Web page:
This post in no way is to cast judgement on those who choose to formula feed or formula feed out of necessity. This is my story and my path may not be right for others.
My husband and I had just sat down in a classroom at Children’s Hospital. We were attending a breastfeeding course that came complimentary with our prenatal class. The nurse teaching us opened with the fact “The World Health Organization and Health Canada both recommended breastfeeding from birth past two years of age.”
She followed with, “Don’t worry, we don’t expect you to do that!”
I scoffed at the initial suggestion and looked over at my husband as if to say, “Ya right.”
The course proceeded and was filled with many illustrations of a proper latch, how to position the baby, the breast, and so forth. She cited studies on the benefits of breastfeeding and underscored that breastfeeding should never hurt.
We didn’t need convincing on the former.
Breastfeeding was something I had seen modelled to me as a little girl. My mom fed my younger brothers. And, I knew my grandma nursed her daughters; my great grandmother her children, and all of the women on that side before them. Aside from it being natural, instinctive, and ingrained in me, there were loads of studies to back up our choice. We bought a nursing canopy, some lanolin, and were ready! But as is the case with so many facets of life, it hardly went the way I foresaw it unfolding.
Here are five things that surprised me about breastfeeding
Breastfeeding is a Labour of Love
I wish the nurse in my breastfeeding course had said something more along the lines of, “If breastfeeding is hurting, ask an expert for help on your latch.” Not, “If it hurts, you’re doing it wrong.”
The latter set the perfectionist in me up to think that if I followed the rules, I would ace. I would do exactly as I had seen illustrated and everything would be perfect.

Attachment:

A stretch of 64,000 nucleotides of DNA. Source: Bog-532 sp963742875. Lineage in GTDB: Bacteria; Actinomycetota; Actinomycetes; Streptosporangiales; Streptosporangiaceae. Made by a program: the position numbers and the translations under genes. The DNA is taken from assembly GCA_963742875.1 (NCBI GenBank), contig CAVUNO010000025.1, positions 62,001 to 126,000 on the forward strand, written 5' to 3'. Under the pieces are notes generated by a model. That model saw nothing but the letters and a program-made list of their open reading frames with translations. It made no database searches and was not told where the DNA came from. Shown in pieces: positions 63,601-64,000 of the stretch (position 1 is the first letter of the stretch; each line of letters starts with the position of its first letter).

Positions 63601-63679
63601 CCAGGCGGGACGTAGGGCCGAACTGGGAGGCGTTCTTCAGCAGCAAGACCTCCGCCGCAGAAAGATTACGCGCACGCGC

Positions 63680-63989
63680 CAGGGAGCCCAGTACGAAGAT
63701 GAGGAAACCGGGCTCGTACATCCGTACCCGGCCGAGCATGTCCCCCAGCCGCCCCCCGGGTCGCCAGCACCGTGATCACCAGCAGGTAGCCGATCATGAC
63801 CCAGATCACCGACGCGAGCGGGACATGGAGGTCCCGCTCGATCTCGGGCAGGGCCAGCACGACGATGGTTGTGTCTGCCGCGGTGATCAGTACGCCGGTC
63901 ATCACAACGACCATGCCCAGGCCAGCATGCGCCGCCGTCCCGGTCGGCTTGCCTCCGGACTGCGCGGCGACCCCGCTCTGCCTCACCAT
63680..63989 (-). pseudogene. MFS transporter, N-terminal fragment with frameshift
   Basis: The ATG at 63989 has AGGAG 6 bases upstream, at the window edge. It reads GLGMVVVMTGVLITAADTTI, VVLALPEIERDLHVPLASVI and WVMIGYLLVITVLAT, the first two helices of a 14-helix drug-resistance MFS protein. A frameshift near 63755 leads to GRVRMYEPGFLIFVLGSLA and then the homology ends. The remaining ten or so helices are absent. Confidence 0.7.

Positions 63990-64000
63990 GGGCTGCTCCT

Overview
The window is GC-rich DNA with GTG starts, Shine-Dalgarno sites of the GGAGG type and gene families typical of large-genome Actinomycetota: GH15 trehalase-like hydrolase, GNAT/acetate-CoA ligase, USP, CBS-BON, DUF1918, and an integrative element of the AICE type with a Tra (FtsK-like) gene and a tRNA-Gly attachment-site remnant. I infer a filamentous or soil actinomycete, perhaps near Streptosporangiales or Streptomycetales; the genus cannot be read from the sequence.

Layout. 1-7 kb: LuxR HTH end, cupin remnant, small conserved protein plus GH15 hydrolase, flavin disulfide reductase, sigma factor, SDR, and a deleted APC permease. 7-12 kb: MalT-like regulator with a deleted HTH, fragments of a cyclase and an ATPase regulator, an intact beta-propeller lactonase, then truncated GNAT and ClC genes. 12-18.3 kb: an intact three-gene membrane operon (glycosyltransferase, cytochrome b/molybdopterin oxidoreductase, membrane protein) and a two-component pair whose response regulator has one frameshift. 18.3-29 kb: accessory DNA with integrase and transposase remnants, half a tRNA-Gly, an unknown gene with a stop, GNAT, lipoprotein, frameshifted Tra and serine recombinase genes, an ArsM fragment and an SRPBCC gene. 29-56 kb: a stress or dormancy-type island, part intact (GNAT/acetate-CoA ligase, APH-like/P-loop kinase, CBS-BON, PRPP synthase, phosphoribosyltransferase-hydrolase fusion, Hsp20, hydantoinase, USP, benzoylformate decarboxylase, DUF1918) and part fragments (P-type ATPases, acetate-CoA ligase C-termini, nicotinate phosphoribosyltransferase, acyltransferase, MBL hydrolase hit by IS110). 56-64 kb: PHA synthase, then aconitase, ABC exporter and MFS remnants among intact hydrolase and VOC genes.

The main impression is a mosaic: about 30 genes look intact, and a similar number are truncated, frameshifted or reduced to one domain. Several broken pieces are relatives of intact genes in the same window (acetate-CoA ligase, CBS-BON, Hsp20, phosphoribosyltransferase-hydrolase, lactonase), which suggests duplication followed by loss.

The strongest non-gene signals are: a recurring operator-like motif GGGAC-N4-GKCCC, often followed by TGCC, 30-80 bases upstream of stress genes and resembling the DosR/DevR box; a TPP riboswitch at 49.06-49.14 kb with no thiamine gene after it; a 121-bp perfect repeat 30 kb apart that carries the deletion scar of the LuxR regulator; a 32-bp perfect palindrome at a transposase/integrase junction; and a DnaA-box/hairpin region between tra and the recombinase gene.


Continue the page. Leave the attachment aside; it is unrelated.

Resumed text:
One main thing I didn’t know about breastfeeding was that colostrum doesn’t turn to milk as quickly as my baby’s ravenous appetite would have liked. My daughter and I spent our second night with her perpetually feeding because she wasn’t satiated. Day three through, probably, day ten of breastfeeding, I would soak my nipples in warm salty water, pat dry, lather myself in lanolin, and wince in pain as my daughter fed every 1.5 hours. My reassurance came from my mom who affirmed me, it was a labour of love and would only get better. My public health nurse came and visited at the tail end of this time and did offer a slight correction on how my daughter was feeding, which helped.
The Convenience and Lack of Humility
Though late night feeds are exhausting, I was perpetually grateful to not have to prep bottles. I simply grabbed my sweet girl from her bassinet, nursed her, and set her back. At the time, we lived a ten minute walk from a beautiful shopping centre, and fifteen minutes from the beach. I just loved trekking out each day and being able to walk as long as my heart desired. As long as I had diapers, wipes, and food for myself, the two of us could stay out all day (again, no prep for her meals was great).